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Wednesday, April 30, 2014

I Am the Weapon by Allen Zadoff

I Am the Weapon  (previously titled Boy Nobody)

A sixteen-year-old boy.  Cute enough, friendly, the new kid at school.  "Benjamin" watches to see what attitude he should strike to make friends fast; to be the kind of person you feel you've known forever and trust.  He does this over and over, moving from one new school to the next when he receives his mission from The Program.  

He needs to befriend a fellow student in order to get close to his target, usually the father of his new friend.  "Benjamin" is an assassin and has been trained since he was twelve.

Parts of the book are very good, but things begin to slip when "Benjamin" meets a girl he begins to care about.  The problem was not in being convinced that the boy could be an experienced assassin--the author does that very well.  The problem is that Sam, the girl, is not believable.  While "Benjamin's" character can be described as spare, Sam's character is simply tissue-paper thin despite an effort to build her character.

After completing the mission involving Sam and her father, Benjamin (almost without thinking about it) goes AWOL from The Program.  Certain memories have him questioning a great many things about his past, his training, and the purpose of his missions.  Cliff hanger ending with resolution in the next book, which will probably also end with a cliff hanger.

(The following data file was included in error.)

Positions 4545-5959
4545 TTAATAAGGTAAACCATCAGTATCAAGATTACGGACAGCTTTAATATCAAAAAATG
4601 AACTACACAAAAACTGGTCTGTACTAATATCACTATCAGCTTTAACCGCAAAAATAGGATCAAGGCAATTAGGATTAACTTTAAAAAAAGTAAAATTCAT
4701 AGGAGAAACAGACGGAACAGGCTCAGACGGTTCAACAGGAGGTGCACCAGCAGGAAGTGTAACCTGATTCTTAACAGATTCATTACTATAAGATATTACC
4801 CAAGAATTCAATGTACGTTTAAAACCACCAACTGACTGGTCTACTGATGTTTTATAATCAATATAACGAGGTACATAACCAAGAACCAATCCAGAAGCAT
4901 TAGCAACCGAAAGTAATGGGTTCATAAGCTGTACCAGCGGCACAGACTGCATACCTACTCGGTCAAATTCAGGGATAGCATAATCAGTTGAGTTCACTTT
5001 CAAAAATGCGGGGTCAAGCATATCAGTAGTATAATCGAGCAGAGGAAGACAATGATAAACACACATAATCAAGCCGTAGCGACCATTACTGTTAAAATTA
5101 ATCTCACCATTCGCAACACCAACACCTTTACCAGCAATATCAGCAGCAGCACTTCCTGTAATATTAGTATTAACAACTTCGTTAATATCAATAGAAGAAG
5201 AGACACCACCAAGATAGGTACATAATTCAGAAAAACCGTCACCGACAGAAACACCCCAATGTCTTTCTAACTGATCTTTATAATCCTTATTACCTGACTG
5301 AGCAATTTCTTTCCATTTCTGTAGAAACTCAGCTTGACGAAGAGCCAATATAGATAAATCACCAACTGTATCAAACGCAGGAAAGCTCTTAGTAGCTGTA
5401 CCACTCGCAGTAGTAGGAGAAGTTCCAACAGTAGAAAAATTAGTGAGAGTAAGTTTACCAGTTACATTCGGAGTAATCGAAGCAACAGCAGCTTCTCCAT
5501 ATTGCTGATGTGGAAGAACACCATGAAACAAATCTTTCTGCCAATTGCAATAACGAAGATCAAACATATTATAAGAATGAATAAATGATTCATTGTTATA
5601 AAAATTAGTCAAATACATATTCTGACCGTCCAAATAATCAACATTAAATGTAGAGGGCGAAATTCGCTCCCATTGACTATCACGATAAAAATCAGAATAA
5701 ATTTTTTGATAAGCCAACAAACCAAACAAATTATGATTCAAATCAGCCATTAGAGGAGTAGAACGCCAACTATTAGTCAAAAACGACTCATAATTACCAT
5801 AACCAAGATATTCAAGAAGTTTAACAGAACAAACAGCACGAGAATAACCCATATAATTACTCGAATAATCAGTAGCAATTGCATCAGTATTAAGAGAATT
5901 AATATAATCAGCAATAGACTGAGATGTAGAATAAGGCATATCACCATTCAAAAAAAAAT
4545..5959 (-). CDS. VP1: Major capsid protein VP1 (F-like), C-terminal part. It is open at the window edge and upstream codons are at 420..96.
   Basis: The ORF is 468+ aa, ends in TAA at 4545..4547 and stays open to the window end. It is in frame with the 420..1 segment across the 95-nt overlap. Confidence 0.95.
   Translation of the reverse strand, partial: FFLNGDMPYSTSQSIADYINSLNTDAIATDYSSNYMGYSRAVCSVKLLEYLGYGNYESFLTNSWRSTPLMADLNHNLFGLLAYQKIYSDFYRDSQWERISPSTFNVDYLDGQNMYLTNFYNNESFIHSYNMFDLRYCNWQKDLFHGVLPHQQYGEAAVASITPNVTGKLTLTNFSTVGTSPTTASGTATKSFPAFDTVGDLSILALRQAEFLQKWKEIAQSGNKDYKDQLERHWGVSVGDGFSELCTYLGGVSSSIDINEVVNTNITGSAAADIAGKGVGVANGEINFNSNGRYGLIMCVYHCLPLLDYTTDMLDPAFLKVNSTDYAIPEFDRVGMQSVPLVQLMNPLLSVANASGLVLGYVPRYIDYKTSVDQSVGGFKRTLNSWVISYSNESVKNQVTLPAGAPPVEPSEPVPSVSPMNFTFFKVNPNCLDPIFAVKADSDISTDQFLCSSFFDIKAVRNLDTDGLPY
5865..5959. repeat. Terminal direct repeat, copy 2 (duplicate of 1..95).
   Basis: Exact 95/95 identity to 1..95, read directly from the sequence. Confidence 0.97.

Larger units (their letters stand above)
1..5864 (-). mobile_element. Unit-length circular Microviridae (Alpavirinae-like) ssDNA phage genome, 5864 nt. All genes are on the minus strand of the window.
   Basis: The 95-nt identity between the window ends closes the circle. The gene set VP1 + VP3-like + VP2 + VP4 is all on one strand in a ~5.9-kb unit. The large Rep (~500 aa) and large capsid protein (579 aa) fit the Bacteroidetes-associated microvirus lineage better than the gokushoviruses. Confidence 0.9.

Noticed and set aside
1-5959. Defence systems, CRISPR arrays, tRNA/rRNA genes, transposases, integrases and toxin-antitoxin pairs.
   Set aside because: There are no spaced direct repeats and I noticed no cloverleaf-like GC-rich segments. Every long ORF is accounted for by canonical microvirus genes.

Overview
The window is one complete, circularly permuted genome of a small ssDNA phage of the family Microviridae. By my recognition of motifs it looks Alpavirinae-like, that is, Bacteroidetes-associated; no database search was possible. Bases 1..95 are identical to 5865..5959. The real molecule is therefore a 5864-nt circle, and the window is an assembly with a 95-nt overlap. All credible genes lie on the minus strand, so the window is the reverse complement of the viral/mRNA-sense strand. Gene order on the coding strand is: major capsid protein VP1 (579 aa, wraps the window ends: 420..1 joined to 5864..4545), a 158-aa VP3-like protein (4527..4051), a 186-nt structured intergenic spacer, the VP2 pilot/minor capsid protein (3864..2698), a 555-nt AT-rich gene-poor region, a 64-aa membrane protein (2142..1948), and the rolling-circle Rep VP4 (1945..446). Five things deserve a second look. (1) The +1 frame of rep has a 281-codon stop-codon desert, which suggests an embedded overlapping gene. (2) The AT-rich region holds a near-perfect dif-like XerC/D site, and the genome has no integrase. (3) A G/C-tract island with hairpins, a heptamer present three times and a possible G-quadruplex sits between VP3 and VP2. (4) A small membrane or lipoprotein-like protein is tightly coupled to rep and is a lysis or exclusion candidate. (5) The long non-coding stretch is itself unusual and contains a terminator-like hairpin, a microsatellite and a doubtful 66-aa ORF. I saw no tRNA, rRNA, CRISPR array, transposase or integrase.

I would have liked this one so much more if the whole Sam thing had not interrupted my ability to believe the premise which, although far-fetched, worked for me.   The parts where Benjamin thinks like an assassin are much better the parts with his relationship with the Sam, which feels false from the first time he sees her.  

NetGalley/Little, Brown

Mystery/Suspense.   2014.  Print version:  342 pages.



2 comments:

  1. It's too bad the character development wasn't better. It can really hurt a book when that happens. The premise sounds really interesting though!

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  2. Wendy - The character development for "Ben" was just right because he has so little of himself left. It was the girl who felt as if she were added for a little romance/suspense that felt simplistic to me. :)

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